Biomedical engineering (BME) is an increasingly broad field. Yet, the experience of instructors is that undergraduate students just entering a BME program typically voice a very narrow view of the field, focusing primarily on prosthetics and stem cells, and therefore have limited interests within the BME discipline. The purpose of this work was to both develop a coding scheme that could be used to classify and monitor students' biomedical engineering interests and demonstrate how it could be used in a particular context to gather base-line data to which future classroom interventions, focused on expanding students' interest and understanding, might be compared. To develop and test a coding scheme, students' proposed topics for an assigned term paper in a junior level introductory BME course were examined. The coding scheme was based on the 2019 Biomedical Engineering Society (BMES) conference tracks and subtracks and was applied to two years' worth of data. When applying the coding scheme to two separate offerings of the course, differences were found in students' proposed topics. A discussion of possible factors contributing to these differences is provided, along with implications for instructional practice and limitations of the BMES-based coding scheme.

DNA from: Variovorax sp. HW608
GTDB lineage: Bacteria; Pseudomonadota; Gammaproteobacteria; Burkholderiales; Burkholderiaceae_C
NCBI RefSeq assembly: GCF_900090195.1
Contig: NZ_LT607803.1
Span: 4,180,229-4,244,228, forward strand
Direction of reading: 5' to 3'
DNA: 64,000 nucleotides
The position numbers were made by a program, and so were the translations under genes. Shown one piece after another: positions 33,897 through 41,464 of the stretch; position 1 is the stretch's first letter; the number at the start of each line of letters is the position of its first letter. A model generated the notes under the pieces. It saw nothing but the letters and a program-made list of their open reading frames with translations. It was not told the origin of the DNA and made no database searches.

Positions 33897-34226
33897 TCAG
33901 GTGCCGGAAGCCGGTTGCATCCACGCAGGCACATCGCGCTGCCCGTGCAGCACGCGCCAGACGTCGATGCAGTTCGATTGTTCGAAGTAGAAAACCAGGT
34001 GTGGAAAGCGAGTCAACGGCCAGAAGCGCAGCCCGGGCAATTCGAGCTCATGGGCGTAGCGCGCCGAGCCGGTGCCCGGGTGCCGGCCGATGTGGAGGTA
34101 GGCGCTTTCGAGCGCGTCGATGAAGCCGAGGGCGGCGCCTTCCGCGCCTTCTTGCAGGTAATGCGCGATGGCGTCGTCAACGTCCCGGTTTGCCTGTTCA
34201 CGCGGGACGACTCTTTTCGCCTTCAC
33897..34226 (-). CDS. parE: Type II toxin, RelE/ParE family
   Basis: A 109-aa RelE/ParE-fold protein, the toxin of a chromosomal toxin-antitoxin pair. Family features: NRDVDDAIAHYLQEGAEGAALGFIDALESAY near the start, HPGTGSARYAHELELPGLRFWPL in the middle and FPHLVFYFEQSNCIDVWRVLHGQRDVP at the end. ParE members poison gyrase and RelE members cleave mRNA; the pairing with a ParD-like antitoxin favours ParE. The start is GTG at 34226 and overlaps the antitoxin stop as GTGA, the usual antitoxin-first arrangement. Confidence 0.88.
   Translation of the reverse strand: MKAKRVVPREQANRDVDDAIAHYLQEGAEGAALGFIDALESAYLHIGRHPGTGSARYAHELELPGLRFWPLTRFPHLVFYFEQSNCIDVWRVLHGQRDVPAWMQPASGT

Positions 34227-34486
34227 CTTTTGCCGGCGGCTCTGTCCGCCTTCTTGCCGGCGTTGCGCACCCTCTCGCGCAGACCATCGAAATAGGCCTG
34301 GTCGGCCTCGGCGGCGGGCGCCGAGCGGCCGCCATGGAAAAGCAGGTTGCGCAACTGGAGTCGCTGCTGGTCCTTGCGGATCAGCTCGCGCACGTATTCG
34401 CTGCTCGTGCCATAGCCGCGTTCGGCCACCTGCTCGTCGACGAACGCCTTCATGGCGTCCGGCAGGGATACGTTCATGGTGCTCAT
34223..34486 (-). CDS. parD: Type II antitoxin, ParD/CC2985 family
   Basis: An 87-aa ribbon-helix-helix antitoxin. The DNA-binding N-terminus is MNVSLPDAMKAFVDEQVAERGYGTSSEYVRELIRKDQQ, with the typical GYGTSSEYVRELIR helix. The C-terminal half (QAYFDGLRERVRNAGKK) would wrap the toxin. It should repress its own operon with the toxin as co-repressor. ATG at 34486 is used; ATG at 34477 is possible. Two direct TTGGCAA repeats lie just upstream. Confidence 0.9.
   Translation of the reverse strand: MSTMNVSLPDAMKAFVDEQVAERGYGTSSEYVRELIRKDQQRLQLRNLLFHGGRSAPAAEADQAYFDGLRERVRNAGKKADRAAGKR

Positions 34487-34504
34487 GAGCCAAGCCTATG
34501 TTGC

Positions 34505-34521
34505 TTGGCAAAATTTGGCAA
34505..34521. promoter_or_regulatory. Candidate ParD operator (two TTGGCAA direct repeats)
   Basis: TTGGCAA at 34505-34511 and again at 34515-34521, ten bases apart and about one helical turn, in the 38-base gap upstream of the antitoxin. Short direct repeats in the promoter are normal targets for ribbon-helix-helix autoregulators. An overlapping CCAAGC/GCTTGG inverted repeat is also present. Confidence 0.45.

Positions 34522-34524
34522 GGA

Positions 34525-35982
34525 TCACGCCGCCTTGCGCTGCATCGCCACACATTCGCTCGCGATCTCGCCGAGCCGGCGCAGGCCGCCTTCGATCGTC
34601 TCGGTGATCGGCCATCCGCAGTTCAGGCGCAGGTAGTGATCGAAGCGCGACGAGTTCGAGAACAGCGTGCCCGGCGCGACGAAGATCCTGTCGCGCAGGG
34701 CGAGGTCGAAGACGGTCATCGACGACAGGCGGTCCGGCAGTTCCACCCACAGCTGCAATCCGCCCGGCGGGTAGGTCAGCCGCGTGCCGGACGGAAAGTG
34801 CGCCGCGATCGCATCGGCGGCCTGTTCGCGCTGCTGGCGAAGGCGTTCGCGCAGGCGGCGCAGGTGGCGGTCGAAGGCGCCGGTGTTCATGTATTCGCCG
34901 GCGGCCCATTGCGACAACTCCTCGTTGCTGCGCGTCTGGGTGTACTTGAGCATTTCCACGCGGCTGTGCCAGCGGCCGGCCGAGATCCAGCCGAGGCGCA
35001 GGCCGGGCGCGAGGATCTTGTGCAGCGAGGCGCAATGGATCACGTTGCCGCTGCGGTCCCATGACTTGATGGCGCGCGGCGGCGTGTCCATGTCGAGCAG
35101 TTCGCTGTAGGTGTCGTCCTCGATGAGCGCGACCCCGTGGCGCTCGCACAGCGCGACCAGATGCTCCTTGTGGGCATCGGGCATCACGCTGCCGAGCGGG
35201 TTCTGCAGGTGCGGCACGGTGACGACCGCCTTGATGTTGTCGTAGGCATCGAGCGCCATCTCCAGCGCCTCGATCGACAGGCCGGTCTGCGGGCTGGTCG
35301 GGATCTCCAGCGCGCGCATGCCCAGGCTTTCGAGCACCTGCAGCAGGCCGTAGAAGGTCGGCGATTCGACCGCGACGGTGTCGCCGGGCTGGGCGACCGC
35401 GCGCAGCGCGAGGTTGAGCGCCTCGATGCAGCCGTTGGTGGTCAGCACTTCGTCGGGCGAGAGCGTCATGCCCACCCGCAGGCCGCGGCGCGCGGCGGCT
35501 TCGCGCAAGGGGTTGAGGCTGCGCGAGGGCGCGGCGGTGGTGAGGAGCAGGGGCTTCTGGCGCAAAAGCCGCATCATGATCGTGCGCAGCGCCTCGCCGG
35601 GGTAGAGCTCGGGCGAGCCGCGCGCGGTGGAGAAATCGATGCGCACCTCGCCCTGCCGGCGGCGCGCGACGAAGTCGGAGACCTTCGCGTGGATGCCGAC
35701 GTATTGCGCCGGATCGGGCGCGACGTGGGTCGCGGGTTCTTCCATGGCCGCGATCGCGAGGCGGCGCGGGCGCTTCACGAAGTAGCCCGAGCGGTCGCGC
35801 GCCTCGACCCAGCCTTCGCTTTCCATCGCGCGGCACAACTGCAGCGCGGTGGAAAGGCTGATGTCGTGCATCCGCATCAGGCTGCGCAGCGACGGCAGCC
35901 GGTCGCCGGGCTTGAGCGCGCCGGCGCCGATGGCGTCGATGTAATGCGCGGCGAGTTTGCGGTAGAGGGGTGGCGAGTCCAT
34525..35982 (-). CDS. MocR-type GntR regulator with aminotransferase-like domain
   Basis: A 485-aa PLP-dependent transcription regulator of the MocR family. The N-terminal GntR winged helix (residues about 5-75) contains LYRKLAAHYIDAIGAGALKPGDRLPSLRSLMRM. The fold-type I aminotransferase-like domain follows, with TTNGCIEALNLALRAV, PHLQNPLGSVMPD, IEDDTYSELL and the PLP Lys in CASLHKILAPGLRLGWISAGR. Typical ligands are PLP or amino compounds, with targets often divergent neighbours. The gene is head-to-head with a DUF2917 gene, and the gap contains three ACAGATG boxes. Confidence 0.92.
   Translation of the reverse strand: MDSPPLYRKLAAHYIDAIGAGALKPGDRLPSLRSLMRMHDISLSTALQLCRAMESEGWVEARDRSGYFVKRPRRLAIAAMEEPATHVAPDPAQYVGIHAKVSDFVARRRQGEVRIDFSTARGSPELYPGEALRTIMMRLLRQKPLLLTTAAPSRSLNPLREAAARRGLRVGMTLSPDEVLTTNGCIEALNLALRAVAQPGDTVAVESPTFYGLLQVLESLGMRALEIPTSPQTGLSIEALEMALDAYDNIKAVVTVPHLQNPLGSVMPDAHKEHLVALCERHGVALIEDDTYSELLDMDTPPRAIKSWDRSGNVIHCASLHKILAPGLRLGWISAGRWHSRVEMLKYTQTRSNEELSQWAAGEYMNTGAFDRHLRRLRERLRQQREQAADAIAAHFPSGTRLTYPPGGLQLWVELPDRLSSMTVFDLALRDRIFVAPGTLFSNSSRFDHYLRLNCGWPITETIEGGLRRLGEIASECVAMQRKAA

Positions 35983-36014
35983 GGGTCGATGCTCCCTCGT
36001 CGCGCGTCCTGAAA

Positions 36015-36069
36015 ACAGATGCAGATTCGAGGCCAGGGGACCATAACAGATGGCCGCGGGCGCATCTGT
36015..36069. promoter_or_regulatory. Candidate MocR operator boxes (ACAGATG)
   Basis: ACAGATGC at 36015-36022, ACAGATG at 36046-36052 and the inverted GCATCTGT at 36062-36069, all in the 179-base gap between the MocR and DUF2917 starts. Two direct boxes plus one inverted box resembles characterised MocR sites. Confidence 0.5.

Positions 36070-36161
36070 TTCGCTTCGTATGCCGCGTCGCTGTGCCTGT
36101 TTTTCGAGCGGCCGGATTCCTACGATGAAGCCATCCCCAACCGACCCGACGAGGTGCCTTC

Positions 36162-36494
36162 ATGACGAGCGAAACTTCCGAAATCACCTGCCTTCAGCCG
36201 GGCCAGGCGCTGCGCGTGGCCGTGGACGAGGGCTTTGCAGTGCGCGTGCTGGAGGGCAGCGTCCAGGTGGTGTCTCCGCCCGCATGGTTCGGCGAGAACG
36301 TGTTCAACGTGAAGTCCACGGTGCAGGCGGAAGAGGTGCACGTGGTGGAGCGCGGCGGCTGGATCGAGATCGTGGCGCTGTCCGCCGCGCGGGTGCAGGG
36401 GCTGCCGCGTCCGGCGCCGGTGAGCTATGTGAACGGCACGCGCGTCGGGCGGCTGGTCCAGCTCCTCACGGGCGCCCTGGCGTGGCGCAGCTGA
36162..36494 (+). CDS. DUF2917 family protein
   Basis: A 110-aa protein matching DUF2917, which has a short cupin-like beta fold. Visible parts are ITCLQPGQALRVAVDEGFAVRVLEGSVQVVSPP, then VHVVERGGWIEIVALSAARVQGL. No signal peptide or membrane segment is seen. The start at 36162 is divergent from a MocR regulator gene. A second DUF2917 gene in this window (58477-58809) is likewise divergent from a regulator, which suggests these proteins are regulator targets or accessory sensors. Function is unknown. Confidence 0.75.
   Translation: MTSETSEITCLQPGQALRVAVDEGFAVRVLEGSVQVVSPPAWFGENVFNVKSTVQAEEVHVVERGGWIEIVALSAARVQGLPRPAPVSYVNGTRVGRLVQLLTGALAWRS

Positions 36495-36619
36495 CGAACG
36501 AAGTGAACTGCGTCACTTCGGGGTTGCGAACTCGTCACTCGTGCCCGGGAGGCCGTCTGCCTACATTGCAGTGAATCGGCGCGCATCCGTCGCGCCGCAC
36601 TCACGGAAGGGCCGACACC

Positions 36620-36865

|Original language||English (US)|
|Journal||ASEE Annual Conference and Exposition, Conference Proceedings|
|State||Published - Jun 22 2020|
|Event||2020 ASEE Virtual Annual Conference, ASEE 2020 - Virtual, Online|
Duration: Jun 22 2020 → Jun 26 2020
ASJC Scopus subject areas